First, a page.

In every corporate securities or finance transactions by a company, it is important to bear in mind that a company being an artificial person must act through its agents, usually members in a general meeting or the board of director. Therefore, it is important that in addition to confirming that its MEMART allows the company to proceed with the transaction, there should also be a confirmation that appropriate shareholders' or/and board resolutions are obtained, depending on the provision of the Company's articles. This is important, where there will be a variation (increase or decrease) of the share capital, borrowing funds above a stated threshold in the articles, an offering of equity or debt securities or a transaction involving an arrangement or compromise that will eventually affect the structure of the company.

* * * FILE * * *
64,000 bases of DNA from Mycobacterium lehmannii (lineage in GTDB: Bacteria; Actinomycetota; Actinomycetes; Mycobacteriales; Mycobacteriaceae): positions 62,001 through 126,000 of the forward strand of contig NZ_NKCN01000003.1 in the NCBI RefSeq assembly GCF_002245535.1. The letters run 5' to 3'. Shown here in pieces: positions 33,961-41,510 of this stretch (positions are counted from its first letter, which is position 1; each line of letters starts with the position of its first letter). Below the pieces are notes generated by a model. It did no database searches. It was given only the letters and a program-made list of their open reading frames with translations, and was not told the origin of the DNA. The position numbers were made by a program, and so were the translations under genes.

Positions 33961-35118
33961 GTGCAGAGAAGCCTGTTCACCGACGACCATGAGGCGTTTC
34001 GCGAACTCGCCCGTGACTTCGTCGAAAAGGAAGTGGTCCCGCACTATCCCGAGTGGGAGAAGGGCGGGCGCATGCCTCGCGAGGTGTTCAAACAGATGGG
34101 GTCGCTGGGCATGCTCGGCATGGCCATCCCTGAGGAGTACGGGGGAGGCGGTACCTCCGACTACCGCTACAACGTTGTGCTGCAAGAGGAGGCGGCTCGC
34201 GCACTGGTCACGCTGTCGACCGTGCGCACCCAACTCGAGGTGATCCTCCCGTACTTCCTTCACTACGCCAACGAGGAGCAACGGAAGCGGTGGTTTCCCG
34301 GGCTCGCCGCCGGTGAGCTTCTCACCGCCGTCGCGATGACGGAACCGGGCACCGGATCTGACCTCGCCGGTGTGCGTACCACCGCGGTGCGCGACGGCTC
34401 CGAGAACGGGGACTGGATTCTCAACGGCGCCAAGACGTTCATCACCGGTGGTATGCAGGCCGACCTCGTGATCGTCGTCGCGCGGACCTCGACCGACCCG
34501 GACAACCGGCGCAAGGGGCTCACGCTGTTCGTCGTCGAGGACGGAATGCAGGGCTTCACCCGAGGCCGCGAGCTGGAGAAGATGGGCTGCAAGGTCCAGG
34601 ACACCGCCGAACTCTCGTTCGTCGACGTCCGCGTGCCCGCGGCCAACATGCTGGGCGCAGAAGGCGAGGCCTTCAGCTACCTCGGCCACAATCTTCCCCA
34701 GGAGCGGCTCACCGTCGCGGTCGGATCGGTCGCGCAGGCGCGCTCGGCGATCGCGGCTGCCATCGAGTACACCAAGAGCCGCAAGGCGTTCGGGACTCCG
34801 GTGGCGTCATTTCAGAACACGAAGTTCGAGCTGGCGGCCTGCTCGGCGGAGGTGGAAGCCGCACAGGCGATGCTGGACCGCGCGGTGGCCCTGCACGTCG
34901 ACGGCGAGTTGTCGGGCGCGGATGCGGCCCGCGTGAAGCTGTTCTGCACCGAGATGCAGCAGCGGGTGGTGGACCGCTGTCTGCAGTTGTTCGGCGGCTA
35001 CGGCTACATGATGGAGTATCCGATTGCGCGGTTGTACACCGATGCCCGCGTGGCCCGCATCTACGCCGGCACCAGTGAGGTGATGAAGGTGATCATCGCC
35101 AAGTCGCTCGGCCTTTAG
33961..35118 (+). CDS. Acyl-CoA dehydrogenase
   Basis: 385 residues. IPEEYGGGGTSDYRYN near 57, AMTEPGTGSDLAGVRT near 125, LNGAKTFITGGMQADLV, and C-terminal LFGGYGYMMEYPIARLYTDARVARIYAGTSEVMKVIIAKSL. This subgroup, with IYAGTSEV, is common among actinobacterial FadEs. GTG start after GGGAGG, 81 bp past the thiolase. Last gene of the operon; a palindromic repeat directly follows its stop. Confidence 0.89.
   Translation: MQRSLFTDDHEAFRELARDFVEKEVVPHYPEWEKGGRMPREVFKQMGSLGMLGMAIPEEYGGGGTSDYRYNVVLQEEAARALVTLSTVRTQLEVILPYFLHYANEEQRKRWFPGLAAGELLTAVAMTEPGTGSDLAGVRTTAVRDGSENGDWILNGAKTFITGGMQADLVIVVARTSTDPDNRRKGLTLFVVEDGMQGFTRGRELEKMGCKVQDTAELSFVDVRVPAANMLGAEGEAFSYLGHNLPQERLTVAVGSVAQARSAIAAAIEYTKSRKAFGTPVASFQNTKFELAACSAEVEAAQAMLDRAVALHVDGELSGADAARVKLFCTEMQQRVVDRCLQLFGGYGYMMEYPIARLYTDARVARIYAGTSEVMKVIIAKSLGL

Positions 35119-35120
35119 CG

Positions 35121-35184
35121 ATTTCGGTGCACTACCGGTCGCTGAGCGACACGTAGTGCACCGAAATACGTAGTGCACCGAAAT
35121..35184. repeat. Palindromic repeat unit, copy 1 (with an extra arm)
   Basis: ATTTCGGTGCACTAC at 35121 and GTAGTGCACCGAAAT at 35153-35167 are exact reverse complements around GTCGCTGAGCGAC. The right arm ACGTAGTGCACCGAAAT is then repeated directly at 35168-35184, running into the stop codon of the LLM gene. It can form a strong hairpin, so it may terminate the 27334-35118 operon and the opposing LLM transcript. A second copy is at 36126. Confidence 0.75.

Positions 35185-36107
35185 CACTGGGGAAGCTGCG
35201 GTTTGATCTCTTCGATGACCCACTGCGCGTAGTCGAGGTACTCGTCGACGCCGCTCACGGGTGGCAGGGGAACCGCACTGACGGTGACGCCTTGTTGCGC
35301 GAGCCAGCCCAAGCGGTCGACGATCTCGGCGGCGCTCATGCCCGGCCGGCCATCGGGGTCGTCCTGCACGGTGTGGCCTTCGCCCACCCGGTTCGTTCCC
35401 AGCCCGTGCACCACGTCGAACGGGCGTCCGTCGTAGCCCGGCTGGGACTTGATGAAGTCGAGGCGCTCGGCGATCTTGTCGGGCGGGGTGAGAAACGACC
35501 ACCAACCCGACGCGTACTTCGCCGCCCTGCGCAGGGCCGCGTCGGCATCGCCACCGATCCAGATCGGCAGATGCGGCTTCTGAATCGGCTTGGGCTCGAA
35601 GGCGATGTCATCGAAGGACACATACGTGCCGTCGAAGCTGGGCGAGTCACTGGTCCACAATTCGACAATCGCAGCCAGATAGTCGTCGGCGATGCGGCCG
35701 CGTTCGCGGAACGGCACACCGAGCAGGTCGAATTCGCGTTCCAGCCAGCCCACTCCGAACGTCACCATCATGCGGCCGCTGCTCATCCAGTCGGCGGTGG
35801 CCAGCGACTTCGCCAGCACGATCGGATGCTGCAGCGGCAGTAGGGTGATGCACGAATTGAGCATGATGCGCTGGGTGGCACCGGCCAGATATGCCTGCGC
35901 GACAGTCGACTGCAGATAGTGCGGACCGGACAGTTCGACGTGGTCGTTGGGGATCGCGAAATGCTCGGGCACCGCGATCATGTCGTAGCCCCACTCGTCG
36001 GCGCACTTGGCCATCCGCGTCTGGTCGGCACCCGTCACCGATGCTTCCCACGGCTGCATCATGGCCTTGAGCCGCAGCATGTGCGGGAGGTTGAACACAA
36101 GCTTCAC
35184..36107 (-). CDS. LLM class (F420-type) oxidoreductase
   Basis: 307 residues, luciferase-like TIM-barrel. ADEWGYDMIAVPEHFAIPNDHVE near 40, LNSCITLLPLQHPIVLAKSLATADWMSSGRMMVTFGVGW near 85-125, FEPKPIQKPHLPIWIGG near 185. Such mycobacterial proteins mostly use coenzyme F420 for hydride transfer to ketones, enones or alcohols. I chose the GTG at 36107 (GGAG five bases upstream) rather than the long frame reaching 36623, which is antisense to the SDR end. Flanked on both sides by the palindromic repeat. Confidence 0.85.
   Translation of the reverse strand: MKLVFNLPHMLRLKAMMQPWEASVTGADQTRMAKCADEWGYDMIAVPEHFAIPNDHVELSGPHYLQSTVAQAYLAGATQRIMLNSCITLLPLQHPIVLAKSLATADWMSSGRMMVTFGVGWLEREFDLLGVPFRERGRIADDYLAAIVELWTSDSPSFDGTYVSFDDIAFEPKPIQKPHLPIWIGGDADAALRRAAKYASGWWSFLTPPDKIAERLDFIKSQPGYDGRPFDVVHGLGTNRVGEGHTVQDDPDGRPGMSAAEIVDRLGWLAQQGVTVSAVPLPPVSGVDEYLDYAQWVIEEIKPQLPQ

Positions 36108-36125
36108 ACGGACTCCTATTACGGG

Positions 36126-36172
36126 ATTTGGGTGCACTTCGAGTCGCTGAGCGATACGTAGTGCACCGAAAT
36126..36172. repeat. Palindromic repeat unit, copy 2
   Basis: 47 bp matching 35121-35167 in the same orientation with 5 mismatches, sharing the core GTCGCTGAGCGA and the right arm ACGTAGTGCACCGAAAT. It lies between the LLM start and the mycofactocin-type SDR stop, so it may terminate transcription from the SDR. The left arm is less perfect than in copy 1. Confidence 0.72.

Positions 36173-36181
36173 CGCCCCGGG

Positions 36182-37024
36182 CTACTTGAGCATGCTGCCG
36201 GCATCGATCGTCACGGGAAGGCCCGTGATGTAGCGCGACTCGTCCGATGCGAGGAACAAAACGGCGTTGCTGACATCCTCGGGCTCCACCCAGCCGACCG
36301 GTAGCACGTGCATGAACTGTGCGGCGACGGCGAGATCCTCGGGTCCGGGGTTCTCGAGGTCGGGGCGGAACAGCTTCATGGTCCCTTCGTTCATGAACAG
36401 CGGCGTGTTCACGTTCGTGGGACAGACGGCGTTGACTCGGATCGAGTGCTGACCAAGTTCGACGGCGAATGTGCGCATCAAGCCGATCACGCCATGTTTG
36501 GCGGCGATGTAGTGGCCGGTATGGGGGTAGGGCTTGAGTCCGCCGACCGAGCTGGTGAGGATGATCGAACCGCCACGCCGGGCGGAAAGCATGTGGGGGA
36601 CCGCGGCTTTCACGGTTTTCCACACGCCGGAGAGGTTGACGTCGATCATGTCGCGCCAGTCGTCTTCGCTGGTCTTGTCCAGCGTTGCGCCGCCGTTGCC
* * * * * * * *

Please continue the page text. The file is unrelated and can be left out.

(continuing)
One significant provision of the new Act is that a company having a common seal is no longer mandatory. The implication of Sections 98 and 103 of the Act, is that it is no longer mandatory for a company to have a common seal; and while it could have been a nullity for a company to enter into a contract that requires sealing, the law now makes it legal for the execution of such a contract to be in accordance with Sections 101 and 102 of the Act for it to be valid.[18]